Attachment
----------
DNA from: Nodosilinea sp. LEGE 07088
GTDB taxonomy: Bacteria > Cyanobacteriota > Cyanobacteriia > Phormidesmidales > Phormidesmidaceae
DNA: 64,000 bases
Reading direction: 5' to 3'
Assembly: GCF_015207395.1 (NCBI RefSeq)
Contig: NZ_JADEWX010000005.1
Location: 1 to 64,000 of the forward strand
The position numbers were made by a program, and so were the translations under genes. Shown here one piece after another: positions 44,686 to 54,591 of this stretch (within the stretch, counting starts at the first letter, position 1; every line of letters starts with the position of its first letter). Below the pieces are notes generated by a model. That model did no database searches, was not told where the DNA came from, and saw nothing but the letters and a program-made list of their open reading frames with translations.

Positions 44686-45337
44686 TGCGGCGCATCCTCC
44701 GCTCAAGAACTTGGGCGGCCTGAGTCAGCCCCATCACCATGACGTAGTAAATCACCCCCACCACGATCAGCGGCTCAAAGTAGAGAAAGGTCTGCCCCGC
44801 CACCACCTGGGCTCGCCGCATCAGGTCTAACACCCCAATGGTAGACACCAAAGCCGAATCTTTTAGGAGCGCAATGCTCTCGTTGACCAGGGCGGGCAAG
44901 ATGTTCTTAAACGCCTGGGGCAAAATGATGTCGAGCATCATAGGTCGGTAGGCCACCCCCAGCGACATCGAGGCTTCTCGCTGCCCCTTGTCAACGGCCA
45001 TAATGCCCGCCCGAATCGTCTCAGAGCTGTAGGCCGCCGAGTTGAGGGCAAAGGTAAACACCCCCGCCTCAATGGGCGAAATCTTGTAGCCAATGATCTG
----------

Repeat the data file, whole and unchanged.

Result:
DNA from: Nodosilinea sp. LEGE 07088
GTDB taxonomy: Bacteria > Cyanobacteriota > Cyanobacteriia > Phormidesmidales > Phormidesmidaceae
DNA: 64,000 bases
Reading direction: 5' to 3'
Assembly: GCF_015207395.1 (NCBI RefSeq)
Contig: NZ_JADEWX010000005.1
Location: 1 to 64,000 of the forward strand
The position numbers were made by a program, and so were the translations under genes. Shown here one piece after another: positions 44,686 to 54,591 of this stretch (within the stretch, counting starts at the first letter, position 1; every line of letters starts with the position of its first letter). Below the pieces are notes generated by a model. That model did no database searches, was not told where the DNA came from, and saw nothing but the letters and a program-made list of their open reading frames with translations.

Positions 44686-45337
44686 TGCGGCGCATCCTCC
44701 GCTCAAGAACTTGGGCGGCCTGAGTCAGCCCCATCACCATGACGTAGTAAATCACCCCCACCACGATCAGCGGCTCAAAGTAGAGAAAGGTCTGCCCCGC
44801 CACCACCTGGGCTCGCCGCATCAGGTCTAACACCCCAATGGTAGACACCAAAGCCGAATCTTTTAGGAGCGCAATGCTCTCGTTGACCAGGGCGGGCAAG
44901 ATGTTCTTAAACGCCTGGGGCAAAATGATGTCGAGCATCATAGGTCGGTAGGCCACCCCCAGCGACATCGAGGCTTCTCGCTGCCCCTTGTCAACGGCCA
45001 TAATGCCCGCCCGAATCGTCTCAGAGCTGTAGGCCGCCGAGTTGAGGGCAAAGGTAAACACCCCCGCCTCAATGGGCGAAATCTTGTAGCCAATGATCTG